You may not notice any improvement in your condition for up to 4 weeks after starting your treatment.
If you take more Amitriptyline than you should
If you (or someone else) swallow a lot of the tablets all together, or if you think a child has swallowed any of the tablets, contact your nearest hospital casualty department or your doctor immediately. An overdose is likely to cause heart rate irregularities, hot dry skin, dry mouth and tongue, dilated pupils, squint, problems passing water, difficulty in controlling movements, involuntary eye movement, drowsiness, low blood pressure, vomiting, agitation, muscle rigidity, fever, low body temperature, fits, breathing problems and possibly coma.
Please take this leaflet, any remaining tablets, and the container with you to the hospital or doctor so that they know which tablets were consumed.
If you forget to take Amitriptyline
If you forget to take a tablet, take one as soon as you remember, unless it is nearly time to take the next one. DO NOT take a double dose to make up for a forgotten dose. Take the remaining doses at the correct time.
If you stop taking Amitriptyline
DO NOT stop taking these tablets suddenly. You should continue to take the tablets for as long as your doctor tells you to.
Withdrawal symptoms which may occur if you stop taking the tablets suddenly include feeling sick, headache and generally feeling unwell. Gradual withdrawal is associated with reports of symptoms including irritability, restlessness, excitement, and hyperactivity, as well as dream and sleep disturbances during the first two weeks of dosage reduction. Feeling elated or over-excited has been rarely reported when stopping long term treatment with this type of drug. These symptoms are transient and are not a sign of addiction.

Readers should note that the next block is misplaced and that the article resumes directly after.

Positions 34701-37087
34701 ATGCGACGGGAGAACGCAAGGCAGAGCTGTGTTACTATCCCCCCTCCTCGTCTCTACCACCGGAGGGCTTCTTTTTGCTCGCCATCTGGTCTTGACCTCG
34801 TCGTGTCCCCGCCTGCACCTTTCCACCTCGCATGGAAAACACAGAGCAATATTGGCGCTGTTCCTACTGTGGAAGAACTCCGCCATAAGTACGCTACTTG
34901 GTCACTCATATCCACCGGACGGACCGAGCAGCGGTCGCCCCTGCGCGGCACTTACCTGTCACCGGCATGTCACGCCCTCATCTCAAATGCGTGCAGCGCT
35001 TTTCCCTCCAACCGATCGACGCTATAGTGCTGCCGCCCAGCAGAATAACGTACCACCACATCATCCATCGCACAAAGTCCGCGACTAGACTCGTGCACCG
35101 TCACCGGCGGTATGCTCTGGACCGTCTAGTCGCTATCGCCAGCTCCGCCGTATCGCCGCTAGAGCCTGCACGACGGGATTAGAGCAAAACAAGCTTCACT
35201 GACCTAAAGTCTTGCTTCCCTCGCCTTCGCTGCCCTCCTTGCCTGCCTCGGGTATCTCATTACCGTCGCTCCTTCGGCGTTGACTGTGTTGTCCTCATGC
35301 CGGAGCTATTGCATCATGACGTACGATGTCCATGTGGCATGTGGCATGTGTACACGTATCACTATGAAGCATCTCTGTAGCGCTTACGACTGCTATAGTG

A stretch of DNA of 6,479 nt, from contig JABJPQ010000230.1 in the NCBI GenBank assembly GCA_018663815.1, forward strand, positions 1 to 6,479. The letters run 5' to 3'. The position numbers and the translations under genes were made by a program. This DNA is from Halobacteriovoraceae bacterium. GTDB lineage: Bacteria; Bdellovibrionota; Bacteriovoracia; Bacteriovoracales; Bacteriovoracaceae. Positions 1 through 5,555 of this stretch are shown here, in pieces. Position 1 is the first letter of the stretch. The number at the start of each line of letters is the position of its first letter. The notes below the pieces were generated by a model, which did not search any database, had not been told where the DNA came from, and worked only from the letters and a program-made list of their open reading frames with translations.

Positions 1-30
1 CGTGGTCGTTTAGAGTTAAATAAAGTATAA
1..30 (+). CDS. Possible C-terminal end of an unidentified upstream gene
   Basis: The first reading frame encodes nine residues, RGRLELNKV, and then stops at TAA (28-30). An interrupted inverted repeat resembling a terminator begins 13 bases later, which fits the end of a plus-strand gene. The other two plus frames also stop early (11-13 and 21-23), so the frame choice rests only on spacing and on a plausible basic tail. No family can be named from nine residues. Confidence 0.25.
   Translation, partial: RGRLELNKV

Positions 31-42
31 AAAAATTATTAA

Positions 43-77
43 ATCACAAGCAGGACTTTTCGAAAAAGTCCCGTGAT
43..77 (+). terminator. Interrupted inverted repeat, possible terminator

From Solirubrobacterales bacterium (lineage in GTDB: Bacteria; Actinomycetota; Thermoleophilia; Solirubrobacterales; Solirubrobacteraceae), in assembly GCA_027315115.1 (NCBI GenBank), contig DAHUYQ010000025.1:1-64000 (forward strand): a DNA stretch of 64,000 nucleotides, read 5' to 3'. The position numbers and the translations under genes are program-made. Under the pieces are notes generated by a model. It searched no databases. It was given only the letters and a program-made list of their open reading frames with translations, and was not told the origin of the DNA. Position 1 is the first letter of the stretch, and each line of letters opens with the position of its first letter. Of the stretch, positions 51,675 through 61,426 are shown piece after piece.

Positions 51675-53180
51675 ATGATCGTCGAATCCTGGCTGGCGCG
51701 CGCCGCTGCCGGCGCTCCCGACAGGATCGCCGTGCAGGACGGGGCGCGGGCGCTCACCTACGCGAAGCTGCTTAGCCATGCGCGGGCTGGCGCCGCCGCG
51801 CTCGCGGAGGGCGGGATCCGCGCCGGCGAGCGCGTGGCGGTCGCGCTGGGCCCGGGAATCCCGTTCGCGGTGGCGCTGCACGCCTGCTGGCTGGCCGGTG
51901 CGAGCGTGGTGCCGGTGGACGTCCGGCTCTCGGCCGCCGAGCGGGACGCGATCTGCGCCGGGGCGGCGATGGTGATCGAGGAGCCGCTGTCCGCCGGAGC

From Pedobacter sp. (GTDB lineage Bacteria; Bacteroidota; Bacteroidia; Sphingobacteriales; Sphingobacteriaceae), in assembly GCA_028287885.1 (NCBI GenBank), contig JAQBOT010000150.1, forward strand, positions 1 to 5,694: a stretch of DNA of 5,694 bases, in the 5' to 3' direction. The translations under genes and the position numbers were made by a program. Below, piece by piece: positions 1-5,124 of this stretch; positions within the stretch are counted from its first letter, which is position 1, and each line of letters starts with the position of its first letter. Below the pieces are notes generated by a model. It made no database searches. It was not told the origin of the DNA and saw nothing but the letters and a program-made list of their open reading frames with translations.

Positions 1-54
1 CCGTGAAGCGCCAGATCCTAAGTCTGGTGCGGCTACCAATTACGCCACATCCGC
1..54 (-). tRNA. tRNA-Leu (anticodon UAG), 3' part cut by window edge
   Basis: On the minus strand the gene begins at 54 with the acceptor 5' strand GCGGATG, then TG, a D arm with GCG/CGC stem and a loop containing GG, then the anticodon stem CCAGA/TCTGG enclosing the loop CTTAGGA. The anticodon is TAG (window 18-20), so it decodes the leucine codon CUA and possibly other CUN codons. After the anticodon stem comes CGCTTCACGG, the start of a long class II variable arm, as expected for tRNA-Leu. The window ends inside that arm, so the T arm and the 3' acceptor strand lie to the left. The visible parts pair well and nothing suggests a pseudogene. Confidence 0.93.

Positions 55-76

If you have any further questions on the use of this product, ask your doctor or pharmacist.
4. POSSIBLE SIDE EFFECTS
Like all medicines, Amitriptyline can cause side effects, although not everybody gets them.
If the following happens, stop taking the tablets and tell your doctor immediately or go to the casualty department at your nearest hospital:
- an allergic reaction (swelling of the lips, face or neck leading to severe difficulty in breathing; skin rash or hives).
This is a very serious but rare side effect. You may need urgent medical attention or hospitalisation. The following effects have been reported with this type of drug, although not particularly with amitriptyline:
- Effects on the blood:
Blood disorders which may be characterised by fever or chills, sore throat, ulcers in your mouth or throat, unusual tiredness or weakness, unusual bleeding or unexplained bruising. Tell your doctor immediately if you notice any of these symptoms.
- Effects on the heart:
High or low blood pressure, changes in heart rhythm, heart attack, stroke.
- Effects on brain and central nervous system:
Tiredness, headache, weakness, confusion, disturbed concentration, disorientation, delusions, hallucinations, elevated mood and hyperactivity, excitement, anxiety, restlessness, drowsiness, dream and sleep disturbances, numbness, pins and needles, loss of co-ordination, uncontrolled shaking, abnormal muscle movements, slurred speech, coma, and fits.
- Effects on the Ear:
Ringing in the ears.
- Effects on the anti-cholinergic system:
Dry mouth, blurred vision, eye problems, increased pressure in the eye, constipation, bowel problems, problems passing urine, increased urine production, high body temperature.
- Allergic reactions:
Swelling of the face and tongue.
- Effects on the digestive system:
Nausea (feeling sick), stomach discomfort, vomiting, loss of appetite, diarrhoea, abdominal pains, an unpleasant taste, black tongue, swelling of the area around the ear, soreness of the mouth.
- Effects on liver:
Rarely hepatitis (inflammation of the liver), jaundice characterised by yellowing of the skin and whites of the eyes.
- Effects on the hormone system: